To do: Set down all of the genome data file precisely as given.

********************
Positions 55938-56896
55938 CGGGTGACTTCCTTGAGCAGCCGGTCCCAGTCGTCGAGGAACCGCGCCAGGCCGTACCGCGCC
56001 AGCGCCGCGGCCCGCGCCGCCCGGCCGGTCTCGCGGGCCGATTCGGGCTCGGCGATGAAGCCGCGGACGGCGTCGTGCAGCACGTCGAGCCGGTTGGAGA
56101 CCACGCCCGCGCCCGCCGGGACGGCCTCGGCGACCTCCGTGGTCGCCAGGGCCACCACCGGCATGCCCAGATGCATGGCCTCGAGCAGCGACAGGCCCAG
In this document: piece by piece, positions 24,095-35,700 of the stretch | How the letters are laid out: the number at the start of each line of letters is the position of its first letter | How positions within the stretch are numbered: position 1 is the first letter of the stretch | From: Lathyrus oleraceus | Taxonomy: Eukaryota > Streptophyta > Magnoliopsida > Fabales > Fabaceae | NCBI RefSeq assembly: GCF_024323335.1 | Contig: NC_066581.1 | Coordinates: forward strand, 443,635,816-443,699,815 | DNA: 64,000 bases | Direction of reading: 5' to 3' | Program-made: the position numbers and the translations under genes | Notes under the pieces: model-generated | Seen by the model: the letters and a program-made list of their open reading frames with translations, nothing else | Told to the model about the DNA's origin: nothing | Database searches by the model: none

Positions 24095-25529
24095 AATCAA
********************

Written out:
Positions 55938-56896
55938 CGGGTGACTTCCTTGAGCAGCCGGTCCCAGTCGTCGAGGAACCGCGCCAGGCCGTACCGCGCC
56001 AGCGCCGCGGCCCGCGCCGCCCGGCCGGTCTCGCGGGCCGATTCGGGCTCGGCGATGAAGCCGCGGACGGCGTCGTGCAGCACGTCGAGCCGGTTGGAGA
56101 CCACGCCCGCGCCCGCCGGGACGGCCTCGGCGACCTCCGTGGTCGCCAGGGCCACCACCGGCATGCCCAGATGCATGGCCTCGAGCAGCGACAGGCCCAG
In this document: piece by piece, positions 24,095-35,700 of the stretch | How the letters are laid out: the number at the start of each line of letters is the position of its first letter | How positions within the stretch are numbered: position 1 is the first letter of the stretch | From: Lathyrus oleraceus | Taxonomy: Eukaryota > Streptophyta > Magnoliopsida > Fabales > Fabaceae | NCBI RefSeq assembly: GCF_024323335.1 | Contig: NC_066581.1 | Coordinates: forward strand, 443,635,816-443,699,815 | DNA: 64,000 bases | Direction of reading: 5' to 3' | Program-made: the position numbers and the translations under genes | Notes under the pieces: model-generated | Seen by the model: the letters and a program-made list of their open reading frames with translations, nothing else | Told to the model about the DNA's origin: nothing | Database searches by the model: none

Positions 24095-25529
24095 AATCAA